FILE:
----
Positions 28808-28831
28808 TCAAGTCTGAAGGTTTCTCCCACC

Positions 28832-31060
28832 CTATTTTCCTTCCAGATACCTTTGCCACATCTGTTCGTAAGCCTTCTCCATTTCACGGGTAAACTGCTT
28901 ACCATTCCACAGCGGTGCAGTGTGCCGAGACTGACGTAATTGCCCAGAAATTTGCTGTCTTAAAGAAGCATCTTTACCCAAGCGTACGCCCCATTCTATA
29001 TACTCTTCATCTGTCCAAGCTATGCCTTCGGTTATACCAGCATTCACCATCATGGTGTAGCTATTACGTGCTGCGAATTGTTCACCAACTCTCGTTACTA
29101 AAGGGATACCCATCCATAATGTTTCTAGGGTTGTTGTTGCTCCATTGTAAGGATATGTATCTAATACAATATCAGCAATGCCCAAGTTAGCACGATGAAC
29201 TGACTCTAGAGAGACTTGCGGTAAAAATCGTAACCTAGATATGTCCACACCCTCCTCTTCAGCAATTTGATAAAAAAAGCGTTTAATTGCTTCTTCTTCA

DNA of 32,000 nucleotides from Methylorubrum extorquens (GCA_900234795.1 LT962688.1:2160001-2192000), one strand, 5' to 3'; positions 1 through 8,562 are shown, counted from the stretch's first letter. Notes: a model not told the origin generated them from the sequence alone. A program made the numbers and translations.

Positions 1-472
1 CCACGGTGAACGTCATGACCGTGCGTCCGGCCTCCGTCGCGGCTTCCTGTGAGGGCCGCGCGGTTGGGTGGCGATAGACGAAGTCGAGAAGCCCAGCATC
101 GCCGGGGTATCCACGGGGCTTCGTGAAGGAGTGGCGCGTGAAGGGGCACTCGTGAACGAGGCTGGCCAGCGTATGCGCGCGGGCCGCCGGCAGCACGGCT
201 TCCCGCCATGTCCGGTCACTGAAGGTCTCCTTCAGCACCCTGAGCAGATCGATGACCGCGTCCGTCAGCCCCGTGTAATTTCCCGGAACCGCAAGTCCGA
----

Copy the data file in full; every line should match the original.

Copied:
Positions 28808-28831
28808 TCAAGTCTGAAGGTTTCTCCCACC

Positions 28832-31060
28832 CTATTTTCCTTCCAGATACCTTTGCCACATCTGTTCGTAAGCCTTCTCCATTTCACGGGTAAACTGCTT
28901 ACCATTCCACAGCGGTGCAGTGTGCCGAGACTGACGTAATTGCCCAGAAATTTGCTGTCTTAAAGAAGCATCTTTACCCAAGCGTACGCCCCATTCTATA
29001 TACTCTTCATCTGTCCAAGCTATGCCTTCGGTTATACCAGCATTCACCATCATGGTGTAGCTATTACGTGCTGCGAATTGTTCACCAACTCTCGTTACTA
29101 AAGGGATACCCATCCATAATGTTTCTAGGGTTGTTGTTGCTCCATTGTAAGGATATGTATCTAATACAATATCAGCAATGCCCAAGTTAGCACGATGAAC
29201 TGACTCTAGAGAGACTTGCGGTAAAAATCGTAACCTAGATATGTCCACACCCTCCTCTTCAGCAATTTGATAAAAAAAGCGTTTAATTGCTTCTTCTTCA

DNA of 32,000 nucleotides from Methylorubrum extorquens (GCA_900234795.1 LT962688.1:2160001-2192000), one strand, 5' to 3'; positions 1 through 8,562 are shown, counted from the stretch's first letter. Notes: a model not told the origin generated them from the sequence alone. A program made the numbers and translations.

Positions 1-472
1 CCACGGTGAACGTCATGACCGTGCGTCCGGCCTCCGTCGCGGCTTCCTGTGAGGGCCGCGCGGTTGGGTGGCGATAGACGAAGTCGAGAAGCCCAGCATC
101 GCCGGGGTATCCACGGGGCTTCGTGAAGGAGTGGCGCGTGAAGGGGCACTCGTGAACGAGGCTGGCCAGCGTATGCGCGCGGGCCGCCGGCAGCACGGCT
201 TCCCGCCATGTCCGGTCACTGAAGGTCTCCTTCAGCACCCTGAGCAGATCGATGACCGCGTCCGTCAGCCCCGTGTAATTTCCCGGAACCGCAAGTCCGA